Understanding the relationship between external stimuli and the spiking activity of cortical populations is a central problem in neuroscience. Dense recurrent connectivity in local cortical circuits can lead to counterintuitive response properties, raising the question of whether there are simple arithmetical rules for relating circuits’ connectivity structure to their response properties. One such arithmetic is provided by the mean field theory of balanced networks, which is derived in a limit where excitatory and inhibitory synaptic currents precisely balance on average. However, balanced network theory is not applicable to some biologically relevant connectivity structures. We show that cortical circuits with such structure are susceptible to an amplification mechanism arising when excitatory-inhibitory balance is broken at the level of local subpopulations, but maintained at a global level. This amplification, which can be quantified by a linear correction to the classical mean field theory of balanced networks, explains several response properties observed in cortical recordings and provides fundamental insights into the relationship between connectivity structure and neural responses in cortical circuits.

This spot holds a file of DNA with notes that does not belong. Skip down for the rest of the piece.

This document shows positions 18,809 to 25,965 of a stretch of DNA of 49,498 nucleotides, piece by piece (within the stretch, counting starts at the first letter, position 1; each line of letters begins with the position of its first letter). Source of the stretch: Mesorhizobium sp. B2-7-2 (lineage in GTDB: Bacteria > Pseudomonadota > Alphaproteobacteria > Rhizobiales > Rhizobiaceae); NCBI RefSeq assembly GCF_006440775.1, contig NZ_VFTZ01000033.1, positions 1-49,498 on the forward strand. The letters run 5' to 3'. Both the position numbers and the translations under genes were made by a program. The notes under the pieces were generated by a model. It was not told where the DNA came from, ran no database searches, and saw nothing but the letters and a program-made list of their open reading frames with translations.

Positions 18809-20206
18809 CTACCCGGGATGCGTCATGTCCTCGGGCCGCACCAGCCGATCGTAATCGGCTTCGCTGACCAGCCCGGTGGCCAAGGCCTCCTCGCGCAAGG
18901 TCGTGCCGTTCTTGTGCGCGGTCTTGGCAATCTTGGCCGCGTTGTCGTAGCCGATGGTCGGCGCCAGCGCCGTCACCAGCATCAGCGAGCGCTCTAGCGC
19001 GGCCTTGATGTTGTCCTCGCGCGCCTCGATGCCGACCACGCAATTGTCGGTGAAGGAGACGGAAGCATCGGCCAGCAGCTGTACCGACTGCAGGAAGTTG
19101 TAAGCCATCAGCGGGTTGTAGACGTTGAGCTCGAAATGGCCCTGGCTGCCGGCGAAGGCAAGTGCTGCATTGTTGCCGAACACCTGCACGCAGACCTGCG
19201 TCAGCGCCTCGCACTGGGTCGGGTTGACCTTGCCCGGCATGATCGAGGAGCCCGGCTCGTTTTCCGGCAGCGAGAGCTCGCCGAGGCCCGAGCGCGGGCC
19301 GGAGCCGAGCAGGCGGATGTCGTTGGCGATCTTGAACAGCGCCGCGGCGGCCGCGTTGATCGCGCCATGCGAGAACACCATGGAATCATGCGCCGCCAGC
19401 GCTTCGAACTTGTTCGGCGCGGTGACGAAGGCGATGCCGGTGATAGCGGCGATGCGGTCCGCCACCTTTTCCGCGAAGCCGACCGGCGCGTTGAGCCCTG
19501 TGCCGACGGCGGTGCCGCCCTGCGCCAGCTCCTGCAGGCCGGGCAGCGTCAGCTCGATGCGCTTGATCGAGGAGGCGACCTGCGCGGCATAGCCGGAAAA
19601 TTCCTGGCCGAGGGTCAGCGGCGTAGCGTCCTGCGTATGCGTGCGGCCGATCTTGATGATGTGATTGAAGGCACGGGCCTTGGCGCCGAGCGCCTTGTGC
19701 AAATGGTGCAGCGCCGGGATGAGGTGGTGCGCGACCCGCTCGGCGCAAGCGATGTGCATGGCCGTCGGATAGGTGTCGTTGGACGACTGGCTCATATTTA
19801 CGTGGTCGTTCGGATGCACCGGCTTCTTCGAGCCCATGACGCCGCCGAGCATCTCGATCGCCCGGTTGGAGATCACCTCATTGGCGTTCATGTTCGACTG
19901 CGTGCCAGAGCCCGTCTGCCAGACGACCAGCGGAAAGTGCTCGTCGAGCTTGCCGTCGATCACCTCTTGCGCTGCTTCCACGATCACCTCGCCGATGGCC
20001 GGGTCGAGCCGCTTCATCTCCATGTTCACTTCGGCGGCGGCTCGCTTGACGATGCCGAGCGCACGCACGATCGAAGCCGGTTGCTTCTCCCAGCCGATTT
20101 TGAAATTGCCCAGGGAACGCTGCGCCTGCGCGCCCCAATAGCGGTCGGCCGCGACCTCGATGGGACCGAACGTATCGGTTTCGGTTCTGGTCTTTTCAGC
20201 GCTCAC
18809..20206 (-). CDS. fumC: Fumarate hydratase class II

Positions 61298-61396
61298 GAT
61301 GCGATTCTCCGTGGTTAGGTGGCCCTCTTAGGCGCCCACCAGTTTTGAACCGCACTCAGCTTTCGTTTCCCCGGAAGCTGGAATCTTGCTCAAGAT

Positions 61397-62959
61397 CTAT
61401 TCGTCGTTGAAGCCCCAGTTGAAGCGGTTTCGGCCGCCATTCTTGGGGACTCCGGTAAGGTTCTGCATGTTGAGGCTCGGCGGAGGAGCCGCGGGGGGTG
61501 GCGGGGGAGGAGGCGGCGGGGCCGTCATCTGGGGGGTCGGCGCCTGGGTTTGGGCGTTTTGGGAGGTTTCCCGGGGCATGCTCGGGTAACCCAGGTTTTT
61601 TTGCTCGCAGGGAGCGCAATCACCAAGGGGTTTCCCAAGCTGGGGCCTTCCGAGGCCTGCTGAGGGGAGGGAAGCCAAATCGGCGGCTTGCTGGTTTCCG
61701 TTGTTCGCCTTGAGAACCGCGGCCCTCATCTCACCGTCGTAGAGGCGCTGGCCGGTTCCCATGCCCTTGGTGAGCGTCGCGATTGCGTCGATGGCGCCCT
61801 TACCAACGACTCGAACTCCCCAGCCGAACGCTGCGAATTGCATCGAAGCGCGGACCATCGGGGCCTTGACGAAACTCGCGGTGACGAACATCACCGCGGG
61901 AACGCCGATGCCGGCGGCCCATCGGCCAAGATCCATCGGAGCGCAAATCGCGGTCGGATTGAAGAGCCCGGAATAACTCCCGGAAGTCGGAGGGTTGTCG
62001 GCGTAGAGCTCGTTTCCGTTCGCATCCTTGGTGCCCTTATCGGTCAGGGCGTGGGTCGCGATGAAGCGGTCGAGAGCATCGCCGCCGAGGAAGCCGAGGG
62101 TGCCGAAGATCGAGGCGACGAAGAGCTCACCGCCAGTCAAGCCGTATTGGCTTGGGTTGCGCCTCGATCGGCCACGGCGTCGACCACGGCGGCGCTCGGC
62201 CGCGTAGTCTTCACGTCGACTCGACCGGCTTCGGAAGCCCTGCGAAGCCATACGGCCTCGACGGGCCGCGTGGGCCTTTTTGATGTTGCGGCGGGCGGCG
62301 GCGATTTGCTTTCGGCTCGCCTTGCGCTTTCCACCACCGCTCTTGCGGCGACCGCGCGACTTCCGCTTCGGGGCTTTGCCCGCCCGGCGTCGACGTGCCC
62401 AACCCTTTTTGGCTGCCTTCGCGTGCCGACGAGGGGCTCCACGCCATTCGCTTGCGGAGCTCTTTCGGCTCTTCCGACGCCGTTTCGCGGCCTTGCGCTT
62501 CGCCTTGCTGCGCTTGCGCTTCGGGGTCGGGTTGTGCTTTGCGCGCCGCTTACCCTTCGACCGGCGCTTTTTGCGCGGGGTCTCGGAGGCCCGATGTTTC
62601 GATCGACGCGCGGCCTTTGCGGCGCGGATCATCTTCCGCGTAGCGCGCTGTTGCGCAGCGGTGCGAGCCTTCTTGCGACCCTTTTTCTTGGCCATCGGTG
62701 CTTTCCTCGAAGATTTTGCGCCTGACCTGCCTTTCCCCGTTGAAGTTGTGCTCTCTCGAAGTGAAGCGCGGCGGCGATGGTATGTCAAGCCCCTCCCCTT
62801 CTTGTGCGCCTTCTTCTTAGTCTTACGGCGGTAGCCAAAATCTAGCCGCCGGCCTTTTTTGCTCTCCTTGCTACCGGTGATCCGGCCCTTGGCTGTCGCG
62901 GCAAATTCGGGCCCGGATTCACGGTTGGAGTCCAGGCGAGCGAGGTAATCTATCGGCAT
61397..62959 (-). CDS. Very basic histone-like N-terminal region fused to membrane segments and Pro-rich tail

Ebsch, C., & Rosenbaum, R. (2018). Imbalanced amplification: A mechanism of amplification and suppression from local imbalance of excitation and inhibition in cortical circuits. PLoS Computational Biology, 14(3). https://doi.org/10.1371/journal.pcbi.1006048